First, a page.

In 1948, as the U.S. House Un-American Activities Committee (HUAC) targeted progressives in both the entertainment industry and the labor movement, Local 802 applications added the question, “Do you subscribe to the principles of any group opposed to the form of government of the USA?” This practice continued for several tense years before the local aligned with Actors Equity to fight the Broadway Blacklist HUAC was then crafting. (See https://www.local802afm.org/allegro/articles/broadway-and-the-blacklist/). Among the Local 802 members affected by this red scare attempt to control and whitewash the populace, Leonard Bernstein was hounded by the Committee, experiencing brief period as a blacklistee, but successfully fought back. But Norman Cazden who’d joined 802 in 1934 while teaching at Juilliard, was among the successful New York modern composers linking music to social change. Once under the microscope of the Committee, his career was terribly severed. Even famed big band leader Artie Shaw was subpoenaed to testify by this virulently opportunistic group (the celebrities carried greater and greater media attention for HUAC). What was suspect? His participation, nearly a decade earlier, in both the Hollywood Independent Citizens Committee of the Arts, Sciences and Professions, and the World Peace Congress, warranting hours of grueling questioning. And in 1955 Pete Seeger was subpoenaed and harshly grilled by HUAC, accused of contempt of Congress and sentenced to a year in prison. Though the latter would be overturned, Seeger experienced a total media blacklisting for a dozen years.
The mid-century revolution, as it turned out, was not so much in politics but within jazz. The new wave, known as free jazz, the avant-garde, and the new thing, liberated not only harmony but the role of each instrument and the time-honored tradition of head/solo/head, all the while making a grand statement on racism. Such a conception came to full fruition in ‘59 with Ornette Coleman’s Five-Spot residency, but eight years earlier the visionary pianist Cecil Taylor became a member of our union. On his 1951 application, Taylor cited performances at “school dances” as examples of professional engagements; within six years, he was causing a necessary ruckus at the Newport Jazz Festival. Historian and writer A.B. Spellman wrote of Taylor: “There is only one musician who has, by general agreement even among those who have disliked his music, been able to incorporate all that he wants to take from classical and modern Western composition into his own distinctly individual kind of blues without in the least compromising those blues, and that is Cecil Taylor, a kind of Bartok in reverse.”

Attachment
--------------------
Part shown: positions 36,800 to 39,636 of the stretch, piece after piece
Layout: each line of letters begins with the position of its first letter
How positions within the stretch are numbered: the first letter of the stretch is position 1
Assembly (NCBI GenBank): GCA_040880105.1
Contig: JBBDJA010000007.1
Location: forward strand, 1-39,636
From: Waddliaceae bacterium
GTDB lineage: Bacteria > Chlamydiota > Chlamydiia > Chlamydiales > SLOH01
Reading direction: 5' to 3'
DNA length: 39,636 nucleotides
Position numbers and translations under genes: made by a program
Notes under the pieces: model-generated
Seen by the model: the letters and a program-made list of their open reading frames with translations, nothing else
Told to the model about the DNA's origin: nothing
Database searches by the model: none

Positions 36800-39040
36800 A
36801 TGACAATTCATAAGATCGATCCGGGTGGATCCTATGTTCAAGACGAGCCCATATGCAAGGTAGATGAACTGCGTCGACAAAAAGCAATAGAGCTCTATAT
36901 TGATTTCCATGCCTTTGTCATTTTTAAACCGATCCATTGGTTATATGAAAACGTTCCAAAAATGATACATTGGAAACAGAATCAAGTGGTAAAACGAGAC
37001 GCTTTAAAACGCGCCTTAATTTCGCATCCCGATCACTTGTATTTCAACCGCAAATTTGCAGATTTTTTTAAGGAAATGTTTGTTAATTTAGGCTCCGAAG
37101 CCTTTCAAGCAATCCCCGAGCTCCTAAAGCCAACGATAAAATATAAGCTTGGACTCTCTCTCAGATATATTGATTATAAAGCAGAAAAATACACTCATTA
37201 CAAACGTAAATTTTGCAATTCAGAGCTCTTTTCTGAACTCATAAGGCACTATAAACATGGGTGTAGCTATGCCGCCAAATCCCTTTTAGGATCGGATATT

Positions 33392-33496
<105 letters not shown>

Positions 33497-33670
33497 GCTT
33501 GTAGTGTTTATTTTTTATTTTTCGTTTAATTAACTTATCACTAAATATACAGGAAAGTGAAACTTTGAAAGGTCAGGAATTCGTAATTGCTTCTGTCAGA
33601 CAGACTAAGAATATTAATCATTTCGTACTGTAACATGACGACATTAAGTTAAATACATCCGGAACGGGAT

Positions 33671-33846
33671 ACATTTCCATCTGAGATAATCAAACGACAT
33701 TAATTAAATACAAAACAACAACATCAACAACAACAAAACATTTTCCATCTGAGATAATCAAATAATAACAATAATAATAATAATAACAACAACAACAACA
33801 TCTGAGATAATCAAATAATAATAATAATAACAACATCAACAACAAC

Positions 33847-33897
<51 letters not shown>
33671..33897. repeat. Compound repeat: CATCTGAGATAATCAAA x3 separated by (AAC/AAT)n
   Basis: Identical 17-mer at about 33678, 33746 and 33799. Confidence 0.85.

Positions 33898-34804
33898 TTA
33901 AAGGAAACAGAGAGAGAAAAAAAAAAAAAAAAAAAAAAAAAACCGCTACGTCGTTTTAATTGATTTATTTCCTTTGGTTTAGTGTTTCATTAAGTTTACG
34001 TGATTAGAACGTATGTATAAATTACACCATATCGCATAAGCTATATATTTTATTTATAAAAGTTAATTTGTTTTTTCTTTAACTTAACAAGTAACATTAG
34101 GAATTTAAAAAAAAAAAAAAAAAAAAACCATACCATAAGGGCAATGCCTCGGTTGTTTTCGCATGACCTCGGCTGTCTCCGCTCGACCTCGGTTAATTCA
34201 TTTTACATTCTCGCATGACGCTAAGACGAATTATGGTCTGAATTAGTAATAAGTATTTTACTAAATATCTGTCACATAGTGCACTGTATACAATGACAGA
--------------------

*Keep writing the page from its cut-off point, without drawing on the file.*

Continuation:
But a year after, Marian McPartland, who hailed from England, relocated from Chicago into our jurisdiction. In 1951 she joined Local 802 as a “Traveling Member” then living on West 88th Street. The pianist who’d met noted Chicago cornet player Jimmy McPartland while both worked for the USO during WW2, performed in his sextet and the two were married by 1945. Post-war, the pair performed together, residing in NYC by ‘49; McPartland signed her first record contact with Savoy, the same year her trio opened at midtown’s Embers steakhouse and nightclub. Within a decade, she began her legendary residence at the Hickory House where her trio included Joe Morello and (802 jazz mover and shaker) Local 802’s own Bill Crow. McPartland’s career remained historic on every level and her editorials in Downbeat included the burning question: “Can’t we women make our own contribution to jazz by playing like women, but still capturing the essential elements of jazz — good beat — good ideas — honesty and true feeling?” McPartland served as a formidable advocate for women in jazz and ventured into the music’s avant garde, her 1960s program on WBAI-FM and later series ‘Piano Jazz’ on NPR ran for decades. She left behind one of the most beloved legacies in the music’s history. McPartland earned many awards in her lifetime including the British high honor of MBE.
Next month, we’ll continue this archeological dig into the illustrious history of Local 802.
You can reach Local 802 Organizing Director John Pietaro at firstname.lastname@example.org or (212) 245-4802, ext. 230
Chordal Clouds and Whispers: for Ran Blake
by John Pietaro
Bathed in textures of deepest gray,
The soundtrack of sleepless nights and restless days.
Stark. So stark the touch, a distant stare
Through blackest shades.
Ran Blake’s hands shape chordal clouds,
The dark of whispers, mysteries of sound.
So fluid, so wide, a searching dirge of
The bluest hour
A noir for dreams and tomorrow’s passe’
Tempts midtown souls and
Denizens of old onto
Horizon’s wind, blinding path.
-Composed Sept 2019 following Blake’s performance at Jazz at Kitano. Originally published in the poetry chapbook Smoke Rings by John Pietaro (new Masses Media)